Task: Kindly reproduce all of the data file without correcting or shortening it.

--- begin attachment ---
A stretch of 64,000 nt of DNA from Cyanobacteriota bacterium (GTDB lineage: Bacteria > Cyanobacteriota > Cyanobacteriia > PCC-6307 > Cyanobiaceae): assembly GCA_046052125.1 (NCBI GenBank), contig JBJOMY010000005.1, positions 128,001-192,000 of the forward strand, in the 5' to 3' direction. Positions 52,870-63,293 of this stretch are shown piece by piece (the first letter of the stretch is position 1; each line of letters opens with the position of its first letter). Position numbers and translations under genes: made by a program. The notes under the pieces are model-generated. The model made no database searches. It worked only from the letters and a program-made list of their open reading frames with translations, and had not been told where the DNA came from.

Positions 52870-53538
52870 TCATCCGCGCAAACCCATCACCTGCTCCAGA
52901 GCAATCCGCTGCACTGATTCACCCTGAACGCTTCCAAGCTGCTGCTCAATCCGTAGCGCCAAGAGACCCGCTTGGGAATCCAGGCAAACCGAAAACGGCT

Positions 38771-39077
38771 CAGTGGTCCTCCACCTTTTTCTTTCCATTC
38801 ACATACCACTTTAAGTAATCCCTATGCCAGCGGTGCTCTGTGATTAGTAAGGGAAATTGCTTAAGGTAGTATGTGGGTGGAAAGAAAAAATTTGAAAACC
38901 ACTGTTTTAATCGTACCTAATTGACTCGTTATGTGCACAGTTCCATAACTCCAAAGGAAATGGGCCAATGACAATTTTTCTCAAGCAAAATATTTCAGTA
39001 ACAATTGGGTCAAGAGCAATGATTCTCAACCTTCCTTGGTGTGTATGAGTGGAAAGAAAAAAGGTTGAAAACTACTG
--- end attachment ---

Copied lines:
A stretch of 64,000 nt of DNA from Cyanobacteriota bacterium (GTDB lineage: Bacteria > Cyanobacteriota > Cyanobacteriia > PCC-6307 > Cyanobiaceae): assembly GCA_046052125.1 (NCBI GenBank), contig JBJOMY010000005.1, positions 128,001-192,000 of the forward strand, in the 5' to 3' direction. Positions 52,870-63,293 of this stretch are shown piece by piece (the first letter of the stretch is position 1; each line of letters opens with the position of its first letter). Position numbers and translations under genes: made by a program. The notes under the pieces are model-generated. The model made no database searches. It worked only from the letters and a program-made list of their open reading frames with translations, and had not been told where the DNA came from.

Positions 52870-53538
52870 TCATCCGCGCAAACCCATCACCTGCTCCAGA
52901 GCAATCCGCTGCACTGATTCACCCTGAACGCTTCCAAGCTGCTGCTCAATCCGTAGCGCCAAGAGACCCGCTTGGGAATCCAGGCAAACCGAAAACGGCT

Positions 38771-39077
38771 CAGTGGTCCTCCACCTTTTTCTTTCCATTC
38801 ACATACCACTTTAAGTAATCCCTATGCCAGCGGTGCTCTGTGATTAGTAAGGGAAATTGCTTAAGGTAGTATGTGGGTGGAAAGAAAAAATTTGAAAACC
38901 ACTGTTTTAATCGTACCTAATTGACTCGTTATGTGCACAGTTCCATAACTCCAAAGGAAATGGGCCAATGACAATTTTTCTCAAGCAAAATATTTCAGTA
39001 ACAATTGGGTCAAGAGCAATGATTCTCAACCTTCCTTGGTGTGTATGAGTGGAAAGAAAAAAGGTTGAAAACTACTG